Canal du Centre

Canal du Centre

Friday, August 6, 2021

A Chateau Visit, July 28

 We developed a plan (I know, I know). We were going to head out for about a months cruising on Friday so we decided to visit one of the Loire chateaus on Wednesday. Our choice was the Domaine of Chaumont-sur-Loire, known for it’s beautiful gardens and installed art.

Originally founded around the year 1000 by the Count of Blois, it ended up belonging to the d”Amboise family for about 500 years. In 1465, Louis XI burned it to the ground to punish Pierre I d”Amboise because he was involved in an aristocratic revolt against the king. But in the fickle ways of the French aristocracy, he soon returned to favor and the land was returned to him, beginning its rebirth.

In 1559, Catherine de Medici, now in control of the chateau, decided she wanted something different. That would be the chateau at Chenonceau (so far, our favorite), then controlled by Diane de Poitiers. In return for the expropriation, Catherine “gave” Diane Chaumont and Mme. Poitiers proceeded to complete several construction projects that had been languishing. Over the years, several families controlled the property until is was purchased by the heir to the Say sugar fortune, Marie-Charlotte-Constance Say in 1875. In the 1880’s, the landscape architect Henri Duchene began creating the grounds, which today are the main attraction.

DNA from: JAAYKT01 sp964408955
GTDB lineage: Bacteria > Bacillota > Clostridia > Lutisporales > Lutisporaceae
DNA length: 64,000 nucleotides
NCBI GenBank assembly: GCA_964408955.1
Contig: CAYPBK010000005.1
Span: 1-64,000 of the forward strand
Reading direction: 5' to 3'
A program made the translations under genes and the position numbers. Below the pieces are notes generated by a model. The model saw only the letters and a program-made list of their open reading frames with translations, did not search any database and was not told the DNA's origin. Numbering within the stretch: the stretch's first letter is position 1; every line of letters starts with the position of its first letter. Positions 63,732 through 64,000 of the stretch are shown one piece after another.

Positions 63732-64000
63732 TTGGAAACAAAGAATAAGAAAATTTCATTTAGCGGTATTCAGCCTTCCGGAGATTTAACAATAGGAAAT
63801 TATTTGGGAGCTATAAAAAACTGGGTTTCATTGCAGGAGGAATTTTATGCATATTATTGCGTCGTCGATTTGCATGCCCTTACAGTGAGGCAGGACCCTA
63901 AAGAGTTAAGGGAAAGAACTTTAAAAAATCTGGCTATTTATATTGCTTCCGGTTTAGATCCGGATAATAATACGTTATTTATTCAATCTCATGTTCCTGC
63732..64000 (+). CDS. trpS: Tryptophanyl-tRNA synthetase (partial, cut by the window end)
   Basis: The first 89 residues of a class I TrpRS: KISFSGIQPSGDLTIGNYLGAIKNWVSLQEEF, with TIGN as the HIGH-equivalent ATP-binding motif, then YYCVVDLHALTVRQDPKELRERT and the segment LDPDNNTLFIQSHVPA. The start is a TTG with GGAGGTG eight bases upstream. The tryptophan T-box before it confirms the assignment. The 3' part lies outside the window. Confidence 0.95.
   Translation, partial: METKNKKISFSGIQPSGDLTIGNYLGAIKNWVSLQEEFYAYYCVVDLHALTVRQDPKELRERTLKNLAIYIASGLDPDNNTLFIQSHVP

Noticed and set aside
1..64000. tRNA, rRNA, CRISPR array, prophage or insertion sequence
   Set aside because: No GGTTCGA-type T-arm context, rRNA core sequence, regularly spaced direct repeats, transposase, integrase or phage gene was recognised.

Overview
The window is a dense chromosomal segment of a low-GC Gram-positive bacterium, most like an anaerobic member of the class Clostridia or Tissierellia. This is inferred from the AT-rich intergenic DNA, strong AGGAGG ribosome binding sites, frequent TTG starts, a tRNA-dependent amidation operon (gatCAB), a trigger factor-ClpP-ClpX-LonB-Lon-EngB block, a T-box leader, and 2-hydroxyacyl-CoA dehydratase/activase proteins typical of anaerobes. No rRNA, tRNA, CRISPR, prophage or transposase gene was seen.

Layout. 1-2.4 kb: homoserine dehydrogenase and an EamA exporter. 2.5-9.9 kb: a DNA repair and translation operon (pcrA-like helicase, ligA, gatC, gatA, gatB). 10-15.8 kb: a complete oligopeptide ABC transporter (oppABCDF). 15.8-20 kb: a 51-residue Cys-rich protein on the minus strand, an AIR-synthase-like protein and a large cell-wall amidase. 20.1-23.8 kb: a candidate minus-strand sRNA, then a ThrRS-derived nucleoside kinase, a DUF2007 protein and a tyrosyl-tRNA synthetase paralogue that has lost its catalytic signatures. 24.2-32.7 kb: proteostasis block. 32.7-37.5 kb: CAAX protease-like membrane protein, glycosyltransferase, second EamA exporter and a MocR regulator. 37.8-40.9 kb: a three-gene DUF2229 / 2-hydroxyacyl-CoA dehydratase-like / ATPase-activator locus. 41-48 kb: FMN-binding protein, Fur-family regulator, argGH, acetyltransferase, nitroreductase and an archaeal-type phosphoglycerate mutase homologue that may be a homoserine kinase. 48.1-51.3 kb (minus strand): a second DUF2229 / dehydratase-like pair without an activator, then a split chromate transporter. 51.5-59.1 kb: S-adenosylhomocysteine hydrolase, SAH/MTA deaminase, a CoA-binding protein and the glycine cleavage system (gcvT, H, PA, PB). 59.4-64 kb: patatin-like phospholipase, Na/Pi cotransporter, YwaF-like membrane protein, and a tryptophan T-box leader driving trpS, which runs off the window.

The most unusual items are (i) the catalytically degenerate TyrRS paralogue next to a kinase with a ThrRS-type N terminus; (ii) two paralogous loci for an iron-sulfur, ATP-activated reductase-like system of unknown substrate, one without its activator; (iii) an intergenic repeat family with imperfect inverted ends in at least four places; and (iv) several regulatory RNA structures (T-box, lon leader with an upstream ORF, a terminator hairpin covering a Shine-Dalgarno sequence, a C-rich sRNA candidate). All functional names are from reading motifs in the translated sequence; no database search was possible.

The chateau had its ups and downs during Mme. Says ownership and was finally expropriated by the French state in 1937.

Every year the chateau sponsors the International Garden Festival. Designers from all over the world design small gardens to the years theme, this year “Biomimicry in the Garden.” There were some fascinating displays. You can read greater details of all the displays  and see pictures of all the individual gardens here


A cactus garden was one of the displays.

We liked this creative display of scoops in another.

One of the permanent features of the gardens is the “Misty Canyon.” A small valley below the main gardens, it features man-made mist and some unusually crafted sculptures, as well as a rustic wooden bridge.

The interior of the chateau is as you would expect, with squeaky parquet floors, lots of hanging tapestries and ornate furniture. In keeping with the art-centric features of the chateau, we did enjoy what they’d done with the chapel.

It was a 2 1/2 hour drive each way from Briare so we didn’t have time to visit the permanent gardens on the northern side of the property. Maybe another time.

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